Drug and alcohol abuse can be problematic for anyone at any point in their lives, but when teens partake, the risks can be greater.
That’s because drugs and alcohol present many of the same dangers adults face, but there are some perils unique to youngsters whose brains are still developing.
Data shows that teens are trying things. The Monitoring the Future Study looked at the habits of 8th, 10th, and 12th graders from 2017-2020. They analyzed lifetime activities as well as those from the past year and previous month. More statistics can be found here, but some details for 2020 alone include:
- Illicit drugs: 21.3% of 8th graders had tried illicit drugs at least once in their lifetime. By 12th grade that percentage more than doubled, to 46.6%
- Alcohol: 25.6% of 8th graders, 46.4% of 10th graders, and 61.5% of 12th graders had tried alcohol at some point. One-third of 12th graders said they’d drank in the past 30 days.
- Binge-drinking: 4.5% of 8th graders, 9.6% of 10th graders, and 16.8% of 12th graders said they’d drank five or more drinks in a row.
- Cigarettes: 11.5% of 8th graders, 13.9% of 10th graders, and 24% of 12th graders tried cigarettes at least once.
- Vaping (any kind): 24.1% of 8th graders, 41% of 10th graders, and 47.2% of 12th graders had tried vapes at least once. Nicotine and marijuana vaping numbers were slightly lower.
- Marijuana: 14.8% of 8th graders, 33.3% of 10th graders, and 43.7% of 12th graders had tried cannabis at some point in their lives.
- Other drugs (cocaine, salvia, heroin, MDMA, Ritalin, etc.): Use remained in single digits for all age groups, with amphetamines, hallucinogens, and tranquilizers being tried the most after alcohol, nicotine, vaping, and marijuana.
Which Teens Are at Greater Risk for Addiction?
No one factor guarantees a person will or will not become addicted to drugs or alcohol.
Sometimes a person tries something once and is fine; they simply aren’t interested in repeating the experience. Others might continue using, possibly spurred on by peer pressure or as a way to self-medicate (particularly in dual diagnosis cases where a teen may resort to substances to mute conditions like anxiety or depression) and it settles into a habit.
Key factors that raise the likelihood of addiction include:
- Home and family: Children and teens who live in an environment with close relatives who use alcohol or drugs, that can shape their decision-making and make them see it as more of the norm. Genetics can play a role, too. If alcoholism runs in the family, a teen may be at greater risk of following that path. (But it’s no guarantee, as each case is unique.)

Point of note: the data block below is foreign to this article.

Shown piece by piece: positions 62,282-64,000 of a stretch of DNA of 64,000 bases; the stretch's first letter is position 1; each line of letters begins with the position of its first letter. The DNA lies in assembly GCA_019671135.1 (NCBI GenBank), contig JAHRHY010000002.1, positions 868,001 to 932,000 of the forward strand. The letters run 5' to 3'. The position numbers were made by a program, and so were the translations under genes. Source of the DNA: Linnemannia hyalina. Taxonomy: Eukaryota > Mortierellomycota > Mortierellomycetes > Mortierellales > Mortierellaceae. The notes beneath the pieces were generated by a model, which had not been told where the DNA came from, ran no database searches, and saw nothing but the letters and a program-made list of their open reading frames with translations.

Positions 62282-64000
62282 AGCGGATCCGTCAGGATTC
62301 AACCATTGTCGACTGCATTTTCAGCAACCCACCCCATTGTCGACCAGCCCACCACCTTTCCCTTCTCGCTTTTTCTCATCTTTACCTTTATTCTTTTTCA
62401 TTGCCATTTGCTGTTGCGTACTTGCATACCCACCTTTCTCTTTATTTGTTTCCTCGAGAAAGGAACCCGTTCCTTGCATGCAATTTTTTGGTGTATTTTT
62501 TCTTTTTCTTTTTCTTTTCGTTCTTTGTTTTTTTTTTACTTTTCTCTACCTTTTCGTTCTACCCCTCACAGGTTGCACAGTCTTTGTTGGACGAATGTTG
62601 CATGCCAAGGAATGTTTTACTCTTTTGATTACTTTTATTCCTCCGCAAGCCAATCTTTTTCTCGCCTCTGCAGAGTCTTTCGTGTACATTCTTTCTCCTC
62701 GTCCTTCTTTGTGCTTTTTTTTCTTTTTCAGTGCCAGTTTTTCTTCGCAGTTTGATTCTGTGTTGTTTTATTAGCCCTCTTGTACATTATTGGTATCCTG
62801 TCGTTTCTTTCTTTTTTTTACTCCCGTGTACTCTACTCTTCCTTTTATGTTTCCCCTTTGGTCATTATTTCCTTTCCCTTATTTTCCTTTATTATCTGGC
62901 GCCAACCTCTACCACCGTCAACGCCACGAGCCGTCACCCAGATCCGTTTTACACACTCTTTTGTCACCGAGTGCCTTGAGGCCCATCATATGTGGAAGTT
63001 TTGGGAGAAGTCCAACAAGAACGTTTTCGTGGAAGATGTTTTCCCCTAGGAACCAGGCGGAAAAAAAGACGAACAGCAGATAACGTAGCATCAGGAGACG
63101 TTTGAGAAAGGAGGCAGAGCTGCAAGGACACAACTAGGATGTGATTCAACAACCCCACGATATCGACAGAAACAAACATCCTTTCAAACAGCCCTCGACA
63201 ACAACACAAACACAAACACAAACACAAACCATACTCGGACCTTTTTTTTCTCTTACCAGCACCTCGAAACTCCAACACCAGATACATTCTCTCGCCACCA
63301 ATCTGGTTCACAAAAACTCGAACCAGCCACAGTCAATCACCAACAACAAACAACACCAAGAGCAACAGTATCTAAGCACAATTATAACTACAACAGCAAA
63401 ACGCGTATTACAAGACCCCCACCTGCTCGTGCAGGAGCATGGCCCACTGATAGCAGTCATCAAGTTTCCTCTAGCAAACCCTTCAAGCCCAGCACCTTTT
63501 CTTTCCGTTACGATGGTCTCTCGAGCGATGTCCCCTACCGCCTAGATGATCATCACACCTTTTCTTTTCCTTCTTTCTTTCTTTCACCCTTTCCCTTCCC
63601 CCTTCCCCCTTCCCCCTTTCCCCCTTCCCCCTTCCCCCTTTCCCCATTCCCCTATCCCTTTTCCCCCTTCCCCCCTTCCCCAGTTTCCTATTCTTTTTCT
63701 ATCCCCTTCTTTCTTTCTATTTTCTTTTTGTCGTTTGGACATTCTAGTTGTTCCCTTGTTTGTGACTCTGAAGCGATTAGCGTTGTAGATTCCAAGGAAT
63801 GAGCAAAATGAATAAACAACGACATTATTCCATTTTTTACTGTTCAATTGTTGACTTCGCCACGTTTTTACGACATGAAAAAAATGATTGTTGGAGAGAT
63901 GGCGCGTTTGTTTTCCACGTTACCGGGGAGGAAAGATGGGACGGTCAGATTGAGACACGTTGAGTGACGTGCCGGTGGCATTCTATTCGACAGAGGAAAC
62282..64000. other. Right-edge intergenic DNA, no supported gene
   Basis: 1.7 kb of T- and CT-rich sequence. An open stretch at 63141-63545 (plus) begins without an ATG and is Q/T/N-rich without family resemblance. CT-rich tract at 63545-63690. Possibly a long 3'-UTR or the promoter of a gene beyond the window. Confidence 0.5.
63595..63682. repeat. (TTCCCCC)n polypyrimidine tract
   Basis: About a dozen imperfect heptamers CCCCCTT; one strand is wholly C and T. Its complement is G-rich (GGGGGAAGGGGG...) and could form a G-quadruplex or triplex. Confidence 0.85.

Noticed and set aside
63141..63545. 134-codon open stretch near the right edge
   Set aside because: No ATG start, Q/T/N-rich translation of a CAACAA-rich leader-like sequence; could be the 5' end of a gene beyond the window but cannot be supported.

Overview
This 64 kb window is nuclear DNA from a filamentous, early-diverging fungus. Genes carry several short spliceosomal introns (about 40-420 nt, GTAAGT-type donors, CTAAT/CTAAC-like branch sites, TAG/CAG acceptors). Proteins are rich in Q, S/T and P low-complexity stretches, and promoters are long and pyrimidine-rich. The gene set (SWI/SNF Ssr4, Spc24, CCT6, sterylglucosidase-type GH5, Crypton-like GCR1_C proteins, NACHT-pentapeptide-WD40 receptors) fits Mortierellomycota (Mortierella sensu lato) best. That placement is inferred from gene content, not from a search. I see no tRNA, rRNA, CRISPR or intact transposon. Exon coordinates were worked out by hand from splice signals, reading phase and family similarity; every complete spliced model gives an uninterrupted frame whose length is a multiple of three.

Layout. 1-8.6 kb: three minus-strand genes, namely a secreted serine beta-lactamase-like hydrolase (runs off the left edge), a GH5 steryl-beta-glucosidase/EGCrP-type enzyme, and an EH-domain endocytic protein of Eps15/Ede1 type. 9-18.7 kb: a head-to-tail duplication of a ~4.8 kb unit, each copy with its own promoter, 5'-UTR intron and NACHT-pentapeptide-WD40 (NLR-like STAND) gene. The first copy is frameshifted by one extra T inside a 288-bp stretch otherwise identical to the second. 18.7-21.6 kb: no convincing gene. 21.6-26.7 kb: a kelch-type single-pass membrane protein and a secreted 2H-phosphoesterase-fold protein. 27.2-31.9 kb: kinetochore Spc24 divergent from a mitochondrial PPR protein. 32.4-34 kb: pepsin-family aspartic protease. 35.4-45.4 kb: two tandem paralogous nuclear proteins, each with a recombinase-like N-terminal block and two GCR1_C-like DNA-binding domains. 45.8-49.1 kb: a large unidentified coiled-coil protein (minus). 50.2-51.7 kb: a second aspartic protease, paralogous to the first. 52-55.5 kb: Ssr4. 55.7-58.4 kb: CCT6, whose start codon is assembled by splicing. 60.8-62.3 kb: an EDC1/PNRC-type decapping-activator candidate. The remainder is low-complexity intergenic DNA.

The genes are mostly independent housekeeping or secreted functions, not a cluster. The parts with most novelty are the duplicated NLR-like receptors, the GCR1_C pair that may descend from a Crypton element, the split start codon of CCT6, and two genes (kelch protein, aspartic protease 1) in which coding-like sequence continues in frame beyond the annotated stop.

- Peers and school: Friends, peers, and acquaintances may directly or indirectly pressure someone to take a drink or try that first toke. When a person struggles with schoolwork or socializing, that can make them more prone to try drugs or alcohol, too.
- Age of first use: A person can become dependent on drugs at any time, but the younger they are when they first use them, the higher the likelihood of it becoming a serious habit. It’s thought to be linked to the fact that the adolescent brain is still developing, particularly the parts governing decision-making and impulse control.
- Personal history: Mental illness, family instability, or trauma from physical or sexual abuse can lead a person to resort to drugs as a way to self-medicate.
- Method: When a person smokes or injects a drug they’ll feel its effects faster, but the effects will fade more quickly, too. That can cause them to repeat use and reinforce dependence.
Harmful Consequences of Teenage Substance Abuse
When teens engage in substance abuse that behavior can present significant risks.
It can affect the brain, lead to dangerous behaviors, cause them to do poorly in school, and make it harder to stop using.
Drug and alcohol abuse primarily affects three parts of the brain:
- The brain stem: Responsible for breathing, movement, digestion, and blood circulation. Intoxication can inhibit breathing and affect coordination.
- The limbic system: Oversees pleasure and emotion. Drugs or alcohol interfere with how we enjoy rewards — making us more reliant on substances — and motivate us to seek more of the same to hold onto those good feelings.
- The cerebral cortex: This makes up the bulk of the brain. Some sections govern our senses, while others influence decision-making, planning, and problem-solving. Drugs and alcohol can make it harder to say no.
Teen brains are still forming and continue to do so into one’s early to mid-twenties. As a result drug or alcohol use can meddle with how the brain experiences pleasure and rewards. Decision-making and impulse control abilities can be affected, too.
When someone abuses drugs they put themselves at risk for any number of complications:
- Addiction, which can lead to a long list of health problems, including heart, liver, and kidney disease; many types of cancers; memory problems; and mental disorders
- Poor judgment, which can lead to dangerous or risky behaviors like driving drunk or getting into fights.
- Sexual activity, which can lead to sexually transmitted diseases and unplanned pregnancies.